When Randolph officials went to work on the town’s next spending plan, it was with the goal to keep it the same or do better than the last plan.

They think they have accomplished that goal.

When voters head to Randolph’s annual Town Meeting on Wednesday, they will consider a spending plan that totals $2,134,326. To pay for that spending, town officials are recommending raising $1,581,226 through property tax and meeting the remaining obligation of $553,100 through tapping $453,100 in surplus funds and using $100,000 in state revenue sharing.

“If the budget is approved as its submitted, the tax commitment of $1,581,000 will be the lowest it’s been since 2015,” Selectman Matthew Drost said. “We’ve been pretty good stewards of the taxpayers’ money.”

The town meeting will be held at 7 p.m. Wednesday at the Teresa C. Hamlin School.

While it’s too soon to say what Randolph’s property tax rate will be, it’s not expected to change much if at all from what it is now, $18.40 per $1,000 of assessed valuation, Drost said.

For a home valued at $115,000, which is close to the median price of a home in Randolph, a homeowner would pay $2,116 in annual property tax before any exemptions are applied.

The spending plan reflects a couple of changed circumstances for the town.

The Randolph Fire Department is planning to replace one of its trucks, now 33 years old, with a used fire truck during the year.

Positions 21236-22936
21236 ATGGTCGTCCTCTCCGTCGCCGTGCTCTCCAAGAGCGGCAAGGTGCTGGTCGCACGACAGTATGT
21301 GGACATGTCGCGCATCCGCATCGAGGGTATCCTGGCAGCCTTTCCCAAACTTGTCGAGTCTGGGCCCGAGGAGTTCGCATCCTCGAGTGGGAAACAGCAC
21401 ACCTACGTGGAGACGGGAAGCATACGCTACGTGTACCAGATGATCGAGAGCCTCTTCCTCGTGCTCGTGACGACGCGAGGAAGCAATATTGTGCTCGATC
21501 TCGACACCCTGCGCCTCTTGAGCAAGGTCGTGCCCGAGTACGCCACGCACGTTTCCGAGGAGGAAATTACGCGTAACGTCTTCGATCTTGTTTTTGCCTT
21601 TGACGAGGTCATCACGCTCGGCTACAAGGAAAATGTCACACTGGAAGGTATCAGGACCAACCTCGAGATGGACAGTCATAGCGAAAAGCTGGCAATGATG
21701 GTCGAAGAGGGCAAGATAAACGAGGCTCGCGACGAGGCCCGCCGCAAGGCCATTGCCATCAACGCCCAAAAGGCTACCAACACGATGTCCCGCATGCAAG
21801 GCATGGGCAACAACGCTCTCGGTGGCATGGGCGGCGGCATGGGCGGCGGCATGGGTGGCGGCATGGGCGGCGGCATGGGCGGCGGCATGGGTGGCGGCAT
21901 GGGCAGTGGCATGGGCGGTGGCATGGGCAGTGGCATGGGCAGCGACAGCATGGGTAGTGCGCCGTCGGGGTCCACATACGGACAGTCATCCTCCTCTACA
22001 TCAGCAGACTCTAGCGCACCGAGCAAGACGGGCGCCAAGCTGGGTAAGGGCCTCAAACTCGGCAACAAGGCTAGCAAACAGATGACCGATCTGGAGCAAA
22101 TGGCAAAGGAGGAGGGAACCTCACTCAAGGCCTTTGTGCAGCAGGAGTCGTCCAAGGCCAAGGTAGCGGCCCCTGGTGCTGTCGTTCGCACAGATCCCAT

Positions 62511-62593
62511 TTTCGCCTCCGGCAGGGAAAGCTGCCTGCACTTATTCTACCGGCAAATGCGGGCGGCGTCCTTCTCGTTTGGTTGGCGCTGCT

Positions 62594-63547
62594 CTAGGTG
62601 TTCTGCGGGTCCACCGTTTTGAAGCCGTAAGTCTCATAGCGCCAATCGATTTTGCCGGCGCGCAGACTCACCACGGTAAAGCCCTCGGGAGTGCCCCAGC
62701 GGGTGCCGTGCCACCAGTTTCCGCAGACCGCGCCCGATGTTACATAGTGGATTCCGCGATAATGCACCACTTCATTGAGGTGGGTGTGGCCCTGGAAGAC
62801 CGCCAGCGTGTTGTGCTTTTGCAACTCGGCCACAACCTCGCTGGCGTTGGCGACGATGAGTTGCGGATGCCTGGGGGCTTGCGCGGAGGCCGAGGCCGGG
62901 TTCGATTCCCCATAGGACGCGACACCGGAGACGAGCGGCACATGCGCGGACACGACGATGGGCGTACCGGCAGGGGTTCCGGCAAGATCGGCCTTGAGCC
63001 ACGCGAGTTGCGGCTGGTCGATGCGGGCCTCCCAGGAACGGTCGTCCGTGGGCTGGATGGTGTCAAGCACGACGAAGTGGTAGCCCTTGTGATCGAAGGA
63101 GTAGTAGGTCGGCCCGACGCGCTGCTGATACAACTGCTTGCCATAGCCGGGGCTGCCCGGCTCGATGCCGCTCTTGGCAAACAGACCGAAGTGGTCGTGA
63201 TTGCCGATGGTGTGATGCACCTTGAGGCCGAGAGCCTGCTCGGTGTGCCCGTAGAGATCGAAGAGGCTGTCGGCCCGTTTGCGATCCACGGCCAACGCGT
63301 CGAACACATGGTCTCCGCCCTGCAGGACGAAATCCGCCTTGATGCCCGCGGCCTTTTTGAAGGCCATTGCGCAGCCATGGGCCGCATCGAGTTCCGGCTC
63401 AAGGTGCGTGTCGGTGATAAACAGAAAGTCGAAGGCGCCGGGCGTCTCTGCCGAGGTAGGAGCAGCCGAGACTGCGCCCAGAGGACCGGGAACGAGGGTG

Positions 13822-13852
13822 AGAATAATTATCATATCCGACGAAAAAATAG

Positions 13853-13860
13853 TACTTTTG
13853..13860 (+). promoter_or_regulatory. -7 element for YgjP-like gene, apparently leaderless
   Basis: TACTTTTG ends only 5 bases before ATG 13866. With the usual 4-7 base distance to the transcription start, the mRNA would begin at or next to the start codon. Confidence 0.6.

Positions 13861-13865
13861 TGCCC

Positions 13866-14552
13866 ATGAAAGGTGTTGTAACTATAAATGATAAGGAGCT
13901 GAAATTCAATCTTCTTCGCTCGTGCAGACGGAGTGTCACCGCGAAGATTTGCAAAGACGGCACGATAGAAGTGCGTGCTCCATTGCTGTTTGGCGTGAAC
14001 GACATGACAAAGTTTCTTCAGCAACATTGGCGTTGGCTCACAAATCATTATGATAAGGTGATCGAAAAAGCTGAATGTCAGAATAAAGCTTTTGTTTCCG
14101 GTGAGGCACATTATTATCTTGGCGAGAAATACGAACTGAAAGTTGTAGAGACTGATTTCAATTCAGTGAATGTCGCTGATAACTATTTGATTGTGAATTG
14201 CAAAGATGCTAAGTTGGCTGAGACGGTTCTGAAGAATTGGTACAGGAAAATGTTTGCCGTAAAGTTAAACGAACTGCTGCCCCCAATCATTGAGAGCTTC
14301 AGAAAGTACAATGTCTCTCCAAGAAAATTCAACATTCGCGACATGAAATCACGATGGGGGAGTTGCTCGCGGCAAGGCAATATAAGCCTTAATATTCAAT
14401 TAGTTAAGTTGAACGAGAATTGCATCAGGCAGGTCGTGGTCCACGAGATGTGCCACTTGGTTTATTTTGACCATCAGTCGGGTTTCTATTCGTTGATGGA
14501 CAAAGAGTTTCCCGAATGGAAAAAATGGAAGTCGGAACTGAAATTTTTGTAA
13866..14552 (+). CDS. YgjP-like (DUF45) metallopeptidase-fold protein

Drost said town officials have saved nearly $69,000 for a fire truck, and voters will be asked to raise $80,000.

Randolph Fire Chief Ron Cunningham said if the voters approve raising the money, he anticipates having the new-to-Randolph truck by winter, which will be a rescue pumper. Essentially, he said, it’s a pumper with more cabinet space to carry the equipment that firefighting now requires.

“We want to get it here before winter and get trained on it before the bad weather sets in,” Cunningham said.

While he hasn’t talked to many town residents about the truck, those he has spoken with have said a new truck has been needed for a long time.

“This will benefit the town and the area communities,” he said. “We’re looking for something that will benefit us and the mutual aid communities.”

The other change in the spending plan is the amount that Randolph residents will be asked to pay for ambulance service.

The cost to all the towns served by Gardiner Ambulance has gone up, due to increases in salary, benefits and workers compensation costs. This year, those costs will be spread over fewer towns because Dresden has withdrawn from the service. The town is also responsible for the uncollected debt due to people not paying their ambulance bills. For Randolph, that alone was $15,000. In all, the bill is expected to be $32,946, up about $11,000 from a year ago.

Spending for many items, such as winter plowing and sanding, hydrants, office costs and Public Works among others, remains flat.

Jessica Lowell — 621-5632

[email protected]

Twitter: @JLowellKJ

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